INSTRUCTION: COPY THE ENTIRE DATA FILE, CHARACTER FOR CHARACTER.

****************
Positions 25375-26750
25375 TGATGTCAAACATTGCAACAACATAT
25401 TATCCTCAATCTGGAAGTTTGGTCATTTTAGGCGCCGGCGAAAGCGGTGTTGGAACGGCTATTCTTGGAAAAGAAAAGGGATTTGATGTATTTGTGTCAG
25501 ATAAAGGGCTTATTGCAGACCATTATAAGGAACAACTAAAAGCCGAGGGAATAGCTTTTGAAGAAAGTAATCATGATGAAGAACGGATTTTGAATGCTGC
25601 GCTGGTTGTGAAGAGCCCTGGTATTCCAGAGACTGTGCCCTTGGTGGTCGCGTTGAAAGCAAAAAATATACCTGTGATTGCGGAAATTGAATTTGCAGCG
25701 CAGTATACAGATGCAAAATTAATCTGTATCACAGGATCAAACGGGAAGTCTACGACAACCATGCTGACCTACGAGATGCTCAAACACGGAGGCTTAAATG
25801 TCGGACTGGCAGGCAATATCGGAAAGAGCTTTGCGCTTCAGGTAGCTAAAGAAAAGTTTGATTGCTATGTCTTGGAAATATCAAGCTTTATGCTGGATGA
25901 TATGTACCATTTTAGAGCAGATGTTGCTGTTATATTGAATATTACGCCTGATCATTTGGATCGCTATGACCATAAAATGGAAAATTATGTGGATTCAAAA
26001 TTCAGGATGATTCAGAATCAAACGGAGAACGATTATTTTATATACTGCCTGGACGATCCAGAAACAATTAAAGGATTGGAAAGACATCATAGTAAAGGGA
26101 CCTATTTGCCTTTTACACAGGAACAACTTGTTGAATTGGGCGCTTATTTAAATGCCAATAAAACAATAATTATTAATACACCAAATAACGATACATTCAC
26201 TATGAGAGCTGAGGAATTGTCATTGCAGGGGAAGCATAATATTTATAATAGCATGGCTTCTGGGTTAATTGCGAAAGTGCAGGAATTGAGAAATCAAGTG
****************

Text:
Positions 25375-26750
25375 TGATGTCAAACATTGCAACAACATAT
25401 TATCCTCAATCTGGAAGTTTGGTCATTTTAGGCGCCGGCGAAAGCGGTGTTGGAACGGCTATTCTTGGAAAAGAAAAGGGATTTGATGTATTTGTGTCAG
25501 ATAAAGGGCTTATTGCAGACCATTATAAGGAACAACTAAAAGCCGAGGGAATAGCTTTTGAAGAAAGTAATCATGATGAAGAACGGATTTTGAATGCTGC
25601 GCTGGTTGTGAAGAGCCCTGGTATTCCAGAGACTGTGCCCTTGGTGGTCGCGTTGAAAGCAAAAAATATACCTGTGATTGCGGAAATTGAATTTGCAGCG
25701 CAGTATACAGATGCAAAATTAATCTGTATCACAGGATCAAACGGGAAGTCTACGACAACCATGCTGACCTACGAGATGCTCAAACACGGAGGCTTAAATG
25801 TCGGACTGGCAGGCAATATCGGAAAGAGCTTTGCGCTTCAGGTAGCTAAAGAAAAGTTTGATTGCTATGTCTTGGAAATATCAAGCTTTATGCTGGATGA
25901 TATGTACCATTTTAGAGCAGATGTTGCTGTTATATTGAATATTACGCCTGATCATTTGGATCGCTATGACCATAAAATGGAAAATTATGTGGATTCAAAA
26001 TTCAGGATGATTCAGAATCAAACGGAGAACGATTATTTTATATACTGCCTGGACGATCCAGAAACAATTAAAGGATTGGAAAGACATCATAGTAAAGGGA
26101 CCTATTTGCCTTTTACACAGGAACAACTTGTTGAATTGGGCGCTTATTTAAATGCCAATAAAACAATAATTATTAATACACCAAATAACGATACATTCAC
26201 TATGAGAGCTGAGGAATTGTCATTGCAGGGGAAGCATAATATTTATAATAGCATGGCTTCTGGGTTAATTGCGAAAGTGCAGGAATTGAGAAATCAAGTG